Techblog #10

File Encryption in OpenShift

The NIS2 directive requires quite a few (security) improvements everywhere. One of the changes the BRZ implements is per-file encryption for application data in the on-premise OpenShift installation.

NIS2 (eur-lex) requires all countries to have a cyber security strategy. To enhance the confidentiality of application data, we provide ecryptfs support in our OpenShift installation.

Data needs protection, but where?

Without going into details about data protection basics and C, I, A stuff: "data in transit" is typically protected against unauthorized reading and modification (i.e. the C and I attributes are enhanced) via TLS (the modern version of SSL). The oldest "good enough" version is TLS1.2, but TLS1.3 has been available since 2017 as well and should also be accepted everywhere (though I know of some deviations) - there are already some websites who only provide TLS 1.3.

"Data at rest" is a different beast, with different considerations depending on your threat model.

If you want to protect against a thrown-away harddisk being found by your scrap dealer (yeah, that's already quite a process failure if it didn't get wiped or destroyed before that!), encryption on any layer is good enough - even only on the storage box.

By moving a bit higher up in the stack we next get to the worker nodes with their Linux kernel. If these encrypt your data, even the transit (independent of the transport layer, be it Fibre Channel, NFS, SMB, iSCSI, IB, etc.) will be protected. Though I need to note that with file encryption like ecryptfs only the data content itself is safe — metadata like "new file created, file opened, file read at some offset" might still be visible. Also, the key material can be protected very well, once it got loaded by some userspace process into the kernel. Using a FUSE encryption filesystem is very similar, but has slower performance and the key isn't as secure in the userspace process.

The last option for data encryption would be the application. While this is useful in some special use cases (eg. see PostgreSQL options for column encryption), in general I advise against it — first of all, the key will be visible in the application itself and so might be compromised if it gets hacked, and secondly, there is no real good standard for doing such encryption across the various ecosystems and applications (Java, Node.js, Go, Apache, PostgreSQL, ...).

So, using the second option isolates the application and the storage from any encryption concerns — this sounds like a local optimum to us.

But why ecryptfs? That's so old!

We chose ecryptfs because:

  • It encrypts individual files. This allows for easy incremental backups, rsync, and so on.
    Block device encryption (LUKS, or Thales) hides the filesystem structure in a big blob of many GB to TB - which makes backup/restore/etc. much harder.
  • The encryption metadata is stored in the first 8 kiB of the actual (non-virtual) file. Here the big advantage is that the encrypted file (on the lower-level storage) can be transferred via rsync, tar, ftp, dragging in a file manager, HTTP, zip, etc.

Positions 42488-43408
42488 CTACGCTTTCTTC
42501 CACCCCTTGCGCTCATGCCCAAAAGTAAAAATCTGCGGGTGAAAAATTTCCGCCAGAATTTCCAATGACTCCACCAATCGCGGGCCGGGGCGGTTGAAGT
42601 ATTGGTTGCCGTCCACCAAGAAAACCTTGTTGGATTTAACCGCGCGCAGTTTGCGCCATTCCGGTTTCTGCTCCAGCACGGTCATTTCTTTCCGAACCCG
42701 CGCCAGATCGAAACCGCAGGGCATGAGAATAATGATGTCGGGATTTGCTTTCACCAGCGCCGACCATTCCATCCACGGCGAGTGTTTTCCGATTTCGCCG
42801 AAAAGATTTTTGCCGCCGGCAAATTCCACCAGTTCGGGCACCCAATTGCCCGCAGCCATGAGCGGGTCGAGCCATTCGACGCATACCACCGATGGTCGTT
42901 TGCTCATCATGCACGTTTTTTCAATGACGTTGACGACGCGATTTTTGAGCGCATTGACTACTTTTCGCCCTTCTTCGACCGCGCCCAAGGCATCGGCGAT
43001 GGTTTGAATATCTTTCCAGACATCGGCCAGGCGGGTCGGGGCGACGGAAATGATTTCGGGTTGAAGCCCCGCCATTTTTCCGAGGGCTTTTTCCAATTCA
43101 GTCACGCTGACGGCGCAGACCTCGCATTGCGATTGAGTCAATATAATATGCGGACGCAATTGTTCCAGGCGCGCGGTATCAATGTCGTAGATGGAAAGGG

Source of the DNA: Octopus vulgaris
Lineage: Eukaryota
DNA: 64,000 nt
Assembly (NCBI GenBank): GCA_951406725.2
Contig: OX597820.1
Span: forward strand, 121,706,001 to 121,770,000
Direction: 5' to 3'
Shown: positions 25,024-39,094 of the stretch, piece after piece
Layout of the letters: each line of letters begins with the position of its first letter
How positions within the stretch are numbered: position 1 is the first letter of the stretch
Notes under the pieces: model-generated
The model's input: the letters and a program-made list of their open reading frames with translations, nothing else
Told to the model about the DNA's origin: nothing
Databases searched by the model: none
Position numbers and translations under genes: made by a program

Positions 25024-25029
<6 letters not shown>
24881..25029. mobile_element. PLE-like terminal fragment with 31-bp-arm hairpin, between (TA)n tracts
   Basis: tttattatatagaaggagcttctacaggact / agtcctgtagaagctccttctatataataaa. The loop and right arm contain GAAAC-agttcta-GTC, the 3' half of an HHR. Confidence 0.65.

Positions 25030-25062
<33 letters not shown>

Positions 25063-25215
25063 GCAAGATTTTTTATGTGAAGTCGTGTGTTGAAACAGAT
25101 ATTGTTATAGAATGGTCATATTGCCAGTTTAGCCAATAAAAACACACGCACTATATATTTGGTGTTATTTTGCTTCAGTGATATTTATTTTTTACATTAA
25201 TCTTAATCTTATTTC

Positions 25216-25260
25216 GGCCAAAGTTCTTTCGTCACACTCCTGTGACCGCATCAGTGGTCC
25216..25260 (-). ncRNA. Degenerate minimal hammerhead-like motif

In contrast, encFS and FSCrypt use POSIX xattr for the per-file encryption key - which is all too easily lost when moving stuff around.
  • Because ecryptfs is so old, it is available in very "stable" kernel sources (like RHEL7, RHEL8) as well - if it doesn't readily exists as a kernel module, it just needs to be compiled (but see below).


No, sorry, this time I won't bother with them here - go see the project page (again on, it includes much more details.

RedHat Compatibility

Unfortunately Red Hat does not support this approach anymore. While most other Linux distributions (Suse, Debian, Ubuntu, Arch, even CentOS (Streams)!) provide the eCryptFS kernel module and userspace utilities by default, RedHat doesn't support it in any way (yet, see below) - although the full project name is "The enterprise cryptographic filesystem for Linux" and it originated at IBM, which owns RedHat, at least right now.

In OpenShift 4.12 with RHEL8 underneath the combination of RedHat Linux Kernel sources, KMM, and the DTK image was sufficient to "just build it"; starting with RHEL9.2 (which is used by OpenShift 4.13) kernel module compilation is broken. There's a "Request for Enhancement" for ecryptfs open at RedHat (link) - you won't be able to see this RFE, but you can surely vote for it via your support channel! Please help us get support for this neat piece of software.

Techblog #5

eBPF in OpenShift: finding the namespace

eBPF recently became very popular - for tracing, debugging, and performance measurements. Here I'll show how to use it in an OpenShift environment to find out which container resp. namespace is responsible for some behaviour.

more eBPF in OpenShift: finding the namespace

Abstrakte Grafik mit blauen und weißen Punkten

Now on OpenCode: Smaller Images!

"Open Code is the common platform of the public administration for the exchange of open source software" - and now we're contributing to it, too!
Our first contribution is a set of two small scripts (one in Perl5, one in Python3) that help to reduce image sizes in Kubernetes environments.

more Now on OpenCode: Smaller Images!